by Eric Gillett, Managing Partner
Published in the King County Bar Association’s BAR Bulletin’s monthly column “Spotlight on Mediation: Strategies for Success”.
When I was a young attorney, my mentors taught me that litigation was intellectual warfare. I needed to prepare for battle. Litigation was a chess match where pawns were exchanged and every move was to protect the King, that being your client. Before heading off to a hearing, one senior partner loved to say, “return with your shield or on it.” 1The phrase “with your shield or on it” is attributed to mothers of Spartan warriors sending their sons off to battle. If their sons returned without their shield, it meant that they were cowards and had dropped their shield to run for safety rather than fight and die honorably, with their bodies carried home on their shields. You don’t learn this in law school.
The language of litigation is conflict. “Complaint,” “Answer,” and “Affirmative defenses.” We prosecute a claim. We defend a client. We argue, and argue, and argue. So, it is not surprising that after months or years of fighting, it is often difficult to set aside our differences and find common ground to sign a declaration of peace.
The question I’ve asked myself over the years is whether that really is the best approach to litigation. And even if the battle analogy is appropriate to the reality, does the same hold true for mediation when you come together with your opponent and, working with a third-party neutral, try to agree on a solution? I think not.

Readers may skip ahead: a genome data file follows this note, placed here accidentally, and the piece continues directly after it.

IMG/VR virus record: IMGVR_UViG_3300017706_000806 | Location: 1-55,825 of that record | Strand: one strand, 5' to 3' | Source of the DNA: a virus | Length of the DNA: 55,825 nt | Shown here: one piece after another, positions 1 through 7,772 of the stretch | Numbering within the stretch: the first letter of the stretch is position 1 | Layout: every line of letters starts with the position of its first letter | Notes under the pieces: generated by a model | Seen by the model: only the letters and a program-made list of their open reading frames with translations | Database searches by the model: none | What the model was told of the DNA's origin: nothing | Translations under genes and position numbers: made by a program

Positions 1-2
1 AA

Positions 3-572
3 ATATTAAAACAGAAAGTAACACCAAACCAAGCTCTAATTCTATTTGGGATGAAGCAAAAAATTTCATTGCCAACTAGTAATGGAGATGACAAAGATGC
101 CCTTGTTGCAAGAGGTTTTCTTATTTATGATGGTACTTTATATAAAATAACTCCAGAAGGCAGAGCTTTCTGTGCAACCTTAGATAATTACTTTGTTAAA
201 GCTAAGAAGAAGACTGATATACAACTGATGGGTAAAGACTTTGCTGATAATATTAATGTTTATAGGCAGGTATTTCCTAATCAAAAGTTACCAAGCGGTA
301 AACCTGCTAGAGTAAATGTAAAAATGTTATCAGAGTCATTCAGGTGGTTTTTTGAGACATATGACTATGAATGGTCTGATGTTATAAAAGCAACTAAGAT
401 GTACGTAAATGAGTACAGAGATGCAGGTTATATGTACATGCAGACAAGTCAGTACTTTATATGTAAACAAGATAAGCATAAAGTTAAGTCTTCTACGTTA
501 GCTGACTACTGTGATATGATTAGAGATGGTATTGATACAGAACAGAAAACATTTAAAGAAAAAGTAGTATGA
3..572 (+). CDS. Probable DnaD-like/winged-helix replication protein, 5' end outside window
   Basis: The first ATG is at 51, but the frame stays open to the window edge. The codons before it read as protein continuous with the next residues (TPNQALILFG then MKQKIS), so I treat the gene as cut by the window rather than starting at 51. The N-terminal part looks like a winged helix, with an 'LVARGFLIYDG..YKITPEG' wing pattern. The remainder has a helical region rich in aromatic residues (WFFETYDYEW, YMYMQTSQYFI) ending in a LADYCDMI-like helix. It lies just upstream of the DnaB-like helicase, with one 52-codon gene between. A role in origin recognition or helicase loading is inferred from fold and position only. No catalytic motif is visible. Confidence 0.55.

I can’t tell you how many mediation briefs I have read where one counsel or the other offers no quarter regarding liability or damages. The case is “cut and dried,” “liability is clear and should not be contested,” or worse, “we do not see any exposure to our clients, but we come in good faith in hopes of resolving this case with your help.” It is as if we believe that any acknowledgement that the other side may have a winning argument leaves us fully exposed and unable to defend ourselves from opposing counsel’s attack.
During a recent mediation, brought by an estate for wrongful death, opposing counsel refused to discuss the case value in the context of his client’s own comparative fault. His point, which he made vociferously in front of his client, was that discussing comparative fault would not get the case settled when defense counsel refused to offer money in what he described a reasonable range.
In addition, plaintiff’s counsel kept insisting that the defendant refused to take any responsibility for the accident. Unfortunately, his client was happy to stay in that echo chamber and did not push back, even in the face of the defendant’s obvious willingness to discuss shared responsibility.
Trust me when I say the evidence developed by the defense left little doubt that the decedent was partially, if not mostly, at fault for his tragic demise. In fact, since that failed mediation, during subsequent discussions, plaintiff’s counsel admitted that a jury was likely to conclude that the decedent had some responsibility. But he remained convinced that at trial the defendant would argue for a defense verdict based on an argument that it had no fault. So, whether out of a need to save face in front of his client or a misguided strategy to drive the settlement offers up by refusing to negotiate from a multifaceted position, plaintiff’s counsel lost the opportunity to settle the case.
Why did this happen? Why would he not agree to address liability and comparative fault? I think it is because, like so many others, both on the plaintiff’s side as well as the defense, he was unwilling to be vulnerable. He refused to be honest with himself, his client, and the mediator.
1. Vulnerability Is Your Sword